Impacts of Deep-Sea Fishing

A World Ocean Assessment by the United Nations in 2015 concluded that the deep sea constitutes the largest source of species and ecosystem diversity on Earth. Bottom trawling, it said, has caused widespread, long-term destruction to these environments globally. 

At risk are fragile environments associated with seamounts, oceanic ridge systems and similar ‘underwater features’  where cold-water corals and deep-sea sponges provide a rich habitat for many other species. These environments are particularly vulnerable to deep-sea bottom tra

Trawlers at anchor in the small port of Ban Phe. Photo: Eleanor Partridge/Marine Photobank.

wling. They stand no chance against the ruthlessly effective “bulldozers” dragged by trawlers. After heavy trawling, coral ecosystems on seamounts are reduced mostly to bare rock and coral rubble.

The threat to the deep sea’s biodiversity as a result of deep-sea bottom trawling and other methods of destructive deep-sea fishing is comparable to the loss of tropical rainforests on land. Many thousands of species may be at risk, most of which are still unknown to science and some of which may not exist beyond a very limited location.

Damage to environment

The UN World Ocean Assessment said that it may take “centuries to millennia” for  deep-sea ecosystems to recover from the impact of bottom-trawling. 

Plastic in Bottom Trawl Bycatch. Photo: Mike Markovina/Marine Photobank.

Considerable damage to deep-water coral communities has been recorded off both coasts of North America, off Europe from Scandinavia to northern Spain, and on seamounts in the Northwest Pacific north and west of Hawaii, around New Zealand and Australia, and across the high seas of the Southwest Pacific and Southern Indian Ocean.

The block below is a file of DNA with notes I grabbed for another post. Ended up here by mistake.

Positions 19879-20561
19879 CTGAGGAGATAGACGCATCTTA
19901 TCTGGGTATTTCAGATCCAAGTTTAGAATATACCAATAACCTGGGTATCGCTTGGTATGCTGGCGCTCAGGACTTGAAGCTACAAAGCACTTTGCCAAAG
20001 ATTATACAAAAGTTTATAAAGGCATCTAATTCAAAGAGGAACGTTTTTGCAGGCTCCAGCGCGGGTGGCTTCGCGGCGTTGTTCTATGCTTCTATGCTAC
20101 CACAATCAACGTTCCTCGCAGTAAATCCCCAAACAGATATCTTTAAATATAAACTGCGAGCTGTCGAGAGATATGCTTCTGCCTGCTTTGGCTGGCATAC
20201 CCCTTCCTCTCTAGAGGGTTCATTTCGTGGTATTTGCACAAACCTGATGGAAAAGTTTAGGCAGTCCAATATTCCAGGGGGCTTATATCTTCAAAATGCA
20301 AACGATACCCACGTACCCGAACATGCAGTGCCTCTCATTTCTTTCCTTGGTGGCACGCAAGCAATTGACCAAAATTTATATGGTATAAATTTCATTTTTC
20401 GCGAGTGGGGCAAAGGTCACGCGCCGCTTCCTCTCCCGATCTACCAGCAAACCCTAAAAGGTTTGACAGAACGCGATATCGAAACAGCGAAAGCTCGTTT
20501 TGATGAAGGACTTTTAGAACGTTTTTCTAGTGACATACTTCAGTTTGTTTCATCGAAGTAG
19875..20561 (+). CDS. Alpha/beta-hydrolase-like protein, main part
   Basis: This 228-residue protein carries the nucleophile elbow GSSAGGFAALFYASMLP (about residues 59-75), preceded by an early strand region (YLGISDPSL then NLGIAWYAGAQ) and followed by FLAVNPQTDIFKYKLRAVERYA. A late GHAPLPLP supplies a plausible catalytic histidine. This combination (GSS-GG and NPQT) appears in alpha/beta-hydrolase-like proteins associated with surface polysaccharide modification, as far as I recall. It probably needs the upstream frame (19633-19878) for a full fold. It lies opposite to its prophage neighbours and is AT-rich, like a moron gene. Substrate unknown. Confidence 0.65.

The Institute of Marine Research in Bergen, Norway, estimates that one third to one half of the cold-water coral reefs in Norwegian waters have been damaged or destroyed by bottom trawling. In Alaskan waters alone, the US National Marine Fisheries Service estimated that over one million pounds of corals and sponges are removed from the seafloor every year by commercial fishing, mainly by bottom trawlers.

Damage to species

Deep-sea bottom trawling is an indiscriminate fishing method. Many species, some endangered, are caught incidentally and thrown back into the sea dead. Bottom trawling is known to have high discard rates compared to other fishing gears. 

Notable species targeted by bottom trawl fisheries include orange roughy and roundnose grenadier, which grow and reproduce very slowly, making them especially vulnerable. Orange roughy, for example, do not reach sexual maturity until 22-40 years of age. This makes it slow and difficult for an orange roughy population to replace fish removed by fisheries. Orange roughy fisheries have collapsed in many parts of the world because of overfishing. In the northeast Atlantic, roundnose grenadiers are major target species in the deepwater trawl fishery and are now classified as endangered on the IUCN Red List of species in the region.

The UN World Ocean Assessment reported that the majority of deep-water fisheries have been carried out unsustainably, leading to the serial depletion of dozens of stocks.”